Monday, 21 December 2009


Dinner at Maze was a mixed bag. A few dishes were extraordinarily well conceived and a joy to eat whilst some were disappointing and the atmosphere was a tad stuffy.

The concept, as you'll probably know, is multiple small dishes, this does mean no amuse or pre starter which I find disappointing. Jason Atherton's kitchen has been praised in most reports I've read most claiming the desserts to be the winning course, yet I found this to be untrue.

I began with the smoked mackerel tartare which was stunningly plated up but lacked something, there were lots of components but it failed to excite, perhaps the dish was a little too cold, dulling down the flavour somewhat. Thomas too felt his starter of marinated white beets was a bit boring and over priced, at £10 for what was really a very small amount of food.

Things picked up as we moved onto our second selections from the 'cold and warm' section of the a la carte menu. The warm Scottish breakfast was my favourite course of the night with a smoked haddock risotto topped with egg and bacon and a piece of cured salmon with horseradish snow. This was both pretty and flavoursome, Thomas had food envy tucking into his scallop dish, a meagre 3 of them, outshone entirely by my breakfast.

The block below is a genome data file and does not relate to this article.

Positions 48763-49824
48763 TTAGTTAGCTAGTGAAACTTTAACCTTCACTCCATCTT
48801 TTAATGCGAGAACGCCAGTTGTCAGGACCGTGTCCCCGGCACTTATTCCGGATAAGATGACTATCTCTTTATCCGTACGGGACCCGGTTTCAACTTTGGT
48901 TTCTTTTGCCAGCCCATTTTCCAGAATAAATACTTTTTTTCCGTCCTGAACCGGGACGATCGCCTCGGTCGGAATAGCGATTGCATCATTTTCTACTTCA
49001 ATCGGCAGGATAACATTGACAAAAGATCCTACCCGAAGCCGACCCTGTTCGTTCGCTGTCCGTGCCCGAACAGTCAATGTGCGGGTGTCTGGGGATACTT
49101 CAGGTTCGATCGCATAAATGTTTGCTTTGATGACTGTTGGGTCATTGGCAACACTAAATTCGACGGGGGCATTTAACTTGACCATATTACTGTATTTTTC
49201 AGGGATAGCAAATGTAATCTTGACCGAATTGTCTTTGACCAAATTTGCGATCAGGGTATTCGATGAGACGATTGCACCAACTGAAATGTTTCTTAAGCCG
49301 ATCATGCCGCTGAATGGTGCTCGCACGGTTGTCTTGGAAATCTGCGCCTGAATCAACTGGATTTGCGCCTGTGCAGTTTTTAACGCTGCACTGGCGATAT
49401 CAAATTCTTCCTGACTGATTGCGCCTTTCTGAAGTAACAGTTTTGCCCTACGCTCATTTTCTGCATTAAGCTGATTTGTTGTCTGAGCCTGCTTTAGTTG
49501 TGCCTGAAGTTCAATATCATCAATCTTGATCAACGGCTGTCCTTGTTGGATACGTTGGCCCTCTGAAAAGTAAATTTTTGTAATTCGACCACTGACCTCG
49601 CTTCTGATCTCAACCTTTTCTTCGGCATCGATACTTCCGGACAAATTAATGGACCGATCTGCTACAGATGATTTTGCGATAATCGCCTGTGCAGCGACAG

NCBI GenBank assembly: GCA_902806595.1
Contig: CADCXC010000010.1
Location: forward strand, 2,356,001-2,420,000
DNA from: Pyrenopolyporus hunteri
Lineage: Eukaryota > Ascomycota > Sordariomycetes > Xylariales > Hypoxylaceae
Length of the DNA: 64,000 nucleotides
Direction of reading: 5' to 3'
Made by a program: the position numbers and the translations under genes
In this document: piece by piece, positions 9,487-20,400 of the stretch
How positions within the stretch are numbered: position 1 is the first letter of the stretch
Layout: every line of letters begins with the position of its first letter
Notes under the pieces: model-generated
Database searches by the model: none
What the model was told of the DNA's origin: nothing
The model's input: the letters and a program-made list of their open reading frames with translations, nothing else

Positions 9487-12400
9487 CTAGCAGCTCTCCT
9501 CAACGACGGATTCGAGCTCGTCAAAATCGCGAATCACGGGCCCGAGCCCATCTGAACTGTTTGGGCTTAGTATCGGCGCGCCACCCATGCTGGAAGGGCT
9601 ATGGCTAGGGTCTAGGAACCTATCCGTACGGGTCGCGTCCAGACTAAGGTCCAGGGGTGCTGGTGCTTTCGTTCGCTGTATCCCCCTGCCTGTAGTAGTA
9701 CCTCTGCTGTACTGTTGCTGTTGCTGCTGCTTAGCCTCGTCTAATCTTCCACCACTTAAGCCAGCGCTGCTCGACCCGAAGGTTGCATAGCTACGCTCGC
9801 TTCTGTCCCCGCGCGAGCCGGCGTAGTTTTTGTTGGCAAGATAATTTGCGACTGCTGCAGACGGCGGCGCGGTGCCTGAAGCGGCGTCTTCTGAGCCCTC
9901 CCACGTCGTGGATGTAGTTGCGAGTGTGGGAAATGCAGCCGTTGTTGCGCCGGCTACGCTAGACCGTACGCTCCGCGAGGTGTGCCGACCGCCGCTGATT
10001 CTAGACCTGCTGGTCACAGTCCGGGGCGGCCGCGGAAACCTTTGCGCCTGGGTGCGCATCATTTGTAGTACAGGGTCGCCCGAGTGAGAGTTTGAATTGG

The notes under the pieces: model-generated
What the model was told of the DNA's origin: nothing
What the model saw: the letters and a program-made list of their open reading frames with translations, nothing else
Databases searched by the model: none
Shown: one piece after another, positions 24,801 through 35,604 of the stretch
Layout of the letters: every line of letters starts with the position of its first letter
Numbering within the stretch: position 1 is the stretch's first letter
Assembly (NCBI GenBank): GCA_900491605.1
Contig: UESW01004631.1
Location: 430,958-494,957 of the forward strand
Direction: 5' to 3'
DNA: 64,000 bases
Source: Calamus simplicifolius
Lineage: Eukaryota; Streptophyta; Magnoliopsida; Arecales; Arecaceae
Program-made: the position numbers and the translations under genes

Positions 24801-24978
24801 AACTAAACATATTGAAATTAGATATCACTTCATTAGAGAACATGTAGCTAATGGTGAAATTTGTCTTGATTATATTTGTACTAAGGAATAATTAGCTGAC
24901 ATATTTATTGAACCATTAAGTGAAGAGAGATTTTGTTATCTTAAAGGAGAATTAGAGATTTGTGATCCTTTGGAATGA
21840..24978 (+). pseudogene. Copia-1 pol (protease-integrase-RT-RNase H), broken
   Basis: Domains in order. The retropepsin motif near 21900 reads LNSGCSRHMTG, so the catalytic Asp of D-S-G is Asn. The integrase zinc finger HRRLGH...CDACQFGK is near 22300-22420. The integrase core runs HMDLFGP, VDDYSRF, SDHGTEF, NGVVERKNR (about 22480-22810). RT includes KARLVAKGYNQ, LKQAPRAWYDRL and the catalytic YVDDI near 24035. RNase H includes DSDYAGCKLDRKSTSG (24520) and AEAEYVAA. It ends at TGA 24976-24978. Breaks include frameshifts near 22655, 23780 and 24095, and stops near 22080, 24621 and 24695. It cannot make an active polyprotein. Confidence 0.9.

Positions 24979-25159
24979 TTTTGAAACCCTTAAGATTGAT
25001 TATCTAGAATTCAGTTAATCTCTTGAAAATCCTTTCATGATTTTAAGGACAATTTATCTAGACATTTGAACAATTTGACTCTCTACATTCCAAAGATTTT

Moving onto the meat and fish dishes and I was in no doubt about what to order, the pork cheek and belly. This was served with pureed potato, crispy onion rings and some kale. The rich jus and fruity apple sauce were perfect accompaniments and the meat was so tender and succulent with just the right amount of fat. Another faultless dish. Thomas again preferred my choice feeling a bit hard done by with his halibut which was fine but unremarkable.

The pork was another triumphant dish full of umami flavours, a case of excellent quality ingredients cooked perfectly, Atherton proving himself deserving of his Michelin star with such dishes.